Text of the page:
“We’re working on getting more food. But also we need to do more neutering and spaying because it’s the season [for reproduction]. And we are trying to do a vaccine drive for strays to prevent rabies from spreading … and, of course, treating injured animals.”

'All around us were dead dogs'

As the conflict continues, Ms Sadek said she’s seen a sharp rise in the number of injured animals. Recently an air strike on a home in Khiam killed numerous dogs that had been sheltering for safety near the building.

“The house was in the middle of the village,” Ms Sadek told The National. She had gone to visit the aftermath of the strike. “All around us were dead dogs. This strike isn’t an exception … every neighbourhood has suffered strikes.”

Dr Chamoun explained why so many dogs had gathered in the town centre.

“A butcher lived there who would often bring meat scraps to the animals. They would wait for him to come home every day.”

Many of the dogs in the area were killed by the strike and the butcher was displaced.

Animal rescue patrols

Dr Chamoun had many opportunities to leave Khiam when the conflict erupted. He could have closed down his practice and opened another in Beirut. Or he could have left Lebanon altogether.

He stayed out of a sense of duty to his community. He spends his days visiting farms in Khiam and surrounding villages and caring for sick livestock.

“The people who stayed in the villages can’t be left to fend for their livestock alone,” he told The National.

“They need someone who can diagnose cows and sheep when they’re sick, who can prescribe them medicine … in the south, people’s livelihoods are tied to their livestock.”

Due to Israel’s bombardment, Dr Chamoun’s farm visits have become limited to his practice in Khiam and the surrounding villages.

Even visits to nearby villages are a risk: there is a high probability Israel could bombard the area while Dr Chamoun is driving to a farm.

On several occasions throughout the conflict, civilians have been killed while driving between villages.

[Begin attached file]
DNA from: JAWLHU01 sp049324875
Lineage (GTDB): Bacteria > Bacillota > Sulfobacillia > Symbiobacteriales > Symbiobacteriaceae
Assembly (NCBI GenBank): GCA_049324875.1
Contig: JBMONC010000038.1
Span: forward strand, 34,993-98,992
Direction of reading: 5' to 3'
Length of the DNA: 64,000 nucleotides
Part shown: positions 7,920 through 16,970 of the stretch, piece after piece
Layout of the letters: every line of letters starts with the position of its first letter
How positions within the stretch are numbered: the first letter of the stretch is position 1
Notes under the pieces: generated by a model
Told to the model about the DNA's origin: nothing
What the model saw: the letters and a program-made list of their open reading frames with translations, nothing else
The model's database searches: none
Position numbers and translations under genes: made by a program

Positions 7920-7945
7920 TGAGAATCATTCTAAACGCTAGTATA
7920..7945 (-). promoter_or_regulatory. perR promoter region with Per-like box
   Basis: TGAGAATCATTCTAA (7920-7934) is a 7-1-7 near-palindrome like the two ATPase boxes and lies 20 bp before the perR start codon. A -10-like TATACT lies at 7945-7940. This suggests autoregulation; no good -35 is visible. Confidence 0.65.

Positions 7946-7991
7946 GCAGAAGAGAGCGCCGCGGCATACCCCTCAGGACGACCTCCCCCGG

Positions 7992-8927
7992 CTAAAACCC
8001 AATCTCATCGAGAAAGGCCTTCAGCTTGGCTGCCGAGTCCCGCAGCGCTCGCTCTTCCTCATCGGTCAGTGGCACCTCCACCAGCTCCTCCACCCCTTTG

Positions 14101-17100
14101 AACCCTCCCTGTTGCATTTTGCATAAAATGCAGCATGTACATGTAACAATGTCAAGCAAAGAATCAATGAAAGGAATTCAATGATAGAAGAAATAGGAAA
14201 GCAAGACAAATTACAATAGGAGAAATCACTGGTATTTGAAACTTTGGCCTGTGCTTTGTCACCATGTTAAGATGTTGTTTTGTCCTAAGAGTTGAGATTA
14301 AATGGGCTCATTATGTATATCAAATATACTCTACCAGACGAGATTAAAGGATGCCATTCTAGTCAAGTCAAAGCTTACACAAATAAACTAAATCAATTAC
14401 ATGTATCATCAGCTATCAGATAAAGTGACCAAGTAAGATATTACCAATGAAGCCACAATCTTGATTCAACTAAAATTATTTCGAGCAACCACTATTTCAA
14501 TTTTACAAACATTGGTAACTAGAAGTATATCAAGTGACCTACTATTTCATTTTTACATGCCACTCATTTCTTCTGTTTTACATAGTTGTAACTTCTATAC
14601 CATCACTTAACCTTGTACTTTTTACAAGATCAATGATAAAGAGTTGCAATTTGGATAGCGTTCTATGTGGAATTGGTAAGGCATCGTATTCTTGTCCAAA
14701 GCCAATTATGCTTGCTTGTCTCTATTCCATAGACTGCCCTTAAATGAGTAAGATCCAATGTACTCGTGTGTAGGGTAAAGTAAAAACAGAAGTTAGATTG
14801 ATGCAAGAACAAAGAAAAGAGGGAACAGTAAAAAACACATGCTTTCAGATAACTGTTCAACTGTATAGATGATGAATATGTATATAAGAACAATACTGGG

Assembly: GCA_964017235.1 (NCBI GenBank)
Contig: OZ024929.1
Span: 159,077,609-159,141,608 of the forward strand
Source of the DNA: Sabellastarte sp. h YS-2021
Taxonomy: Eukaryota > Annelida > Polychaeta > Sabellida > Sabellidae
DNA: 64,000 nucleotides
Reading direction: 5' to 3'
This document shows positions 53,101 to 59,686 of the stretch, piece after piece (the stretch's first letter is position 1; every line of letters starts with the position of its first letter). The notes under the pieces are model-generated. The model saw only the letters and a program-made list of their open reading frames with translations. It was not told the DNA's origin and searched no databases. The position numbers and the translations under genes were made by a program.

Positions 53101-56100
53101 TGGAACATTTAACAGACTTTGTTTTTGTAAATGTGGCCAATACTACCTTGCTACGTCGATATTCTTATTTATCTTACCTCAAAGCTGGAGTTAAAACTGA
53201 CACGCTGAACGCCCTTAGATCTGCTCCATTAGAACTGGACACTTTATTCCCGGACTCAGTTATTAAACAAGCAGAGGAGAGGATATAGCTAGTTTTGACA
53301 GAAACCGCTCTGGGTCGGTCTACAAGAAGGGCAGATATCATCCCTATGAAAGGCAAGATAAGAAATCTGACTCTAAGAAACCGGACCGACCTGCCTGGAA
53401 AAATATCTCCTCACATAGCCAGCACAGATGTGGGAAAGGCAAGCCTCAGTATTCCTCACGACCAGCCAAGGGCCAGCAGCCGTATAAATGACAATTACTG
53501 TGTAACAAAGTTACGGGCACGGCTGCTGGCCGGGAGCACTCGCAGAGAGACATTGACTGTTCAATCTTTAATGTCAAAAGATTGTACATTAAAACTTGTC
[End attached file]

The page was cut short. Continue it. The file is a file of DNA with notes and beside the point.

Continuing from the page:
When residents of south Lebanon fled, some left their pets behind. The abandoned animals have joined the army of strays that roams the ruins of desolate towns.

“Dogs are going to areas where people are still living,” Dr Chamoun explained. The strays are traumatised by Israeli air strikes and “go into hysterics when they hear or feel the shelling. It’s like they want to dig a hole in the ground and hide inside.”

“They know the sound of a plane means an explosion is coming.”

After each air raid, Dr Chamoun and the volunteers patrol the sites of the shelling.

“We go to search if there was a dog or a cat, injured or wounded or hysterical or in need of rescue,” he said.

In February, the dog of a local volunteer, Mahdi, was caught in a strike on a residential building.

Mahdi had been feeding the village cats that morning. By afternoon, a house had collapsed on his dog.

“Everyone told him that his dog was dead but then he heard a sound,” the vet said.

Mahdi pulled his dog, Boyka, out of the rubble and brought him to Dr Chamoun. The rescue was filmed and shared on social media.

Boyka’s entire body was trapped under the ceiling. In the video, Mahdi kissed the terrified dog on the head.

“Don’t worry, my love, it’s OK,” Mahdi told Boyka before pulling him, as gently as he could, by the head and shoulders. “I’m with you, I’m right here, I’ll get you out.”

“His face and body were swollen and he was terrified but there were no broken bones. Even so, it took Boyka over a week to get back to normal,” the vet said.

Dr Chamoun's work ceased to be profitable after October 7, when Hezbollah declared support for its ally Hamas in the Gaza Strip by initiating the cross-border conflict with Israel.

But he refuses to leave out of a sense of duty towards south Lebanon and its animals.

“These are innocent souls,” he said. “They don't understand what war is.”

Updated: April 06, 2024, 8:22 AM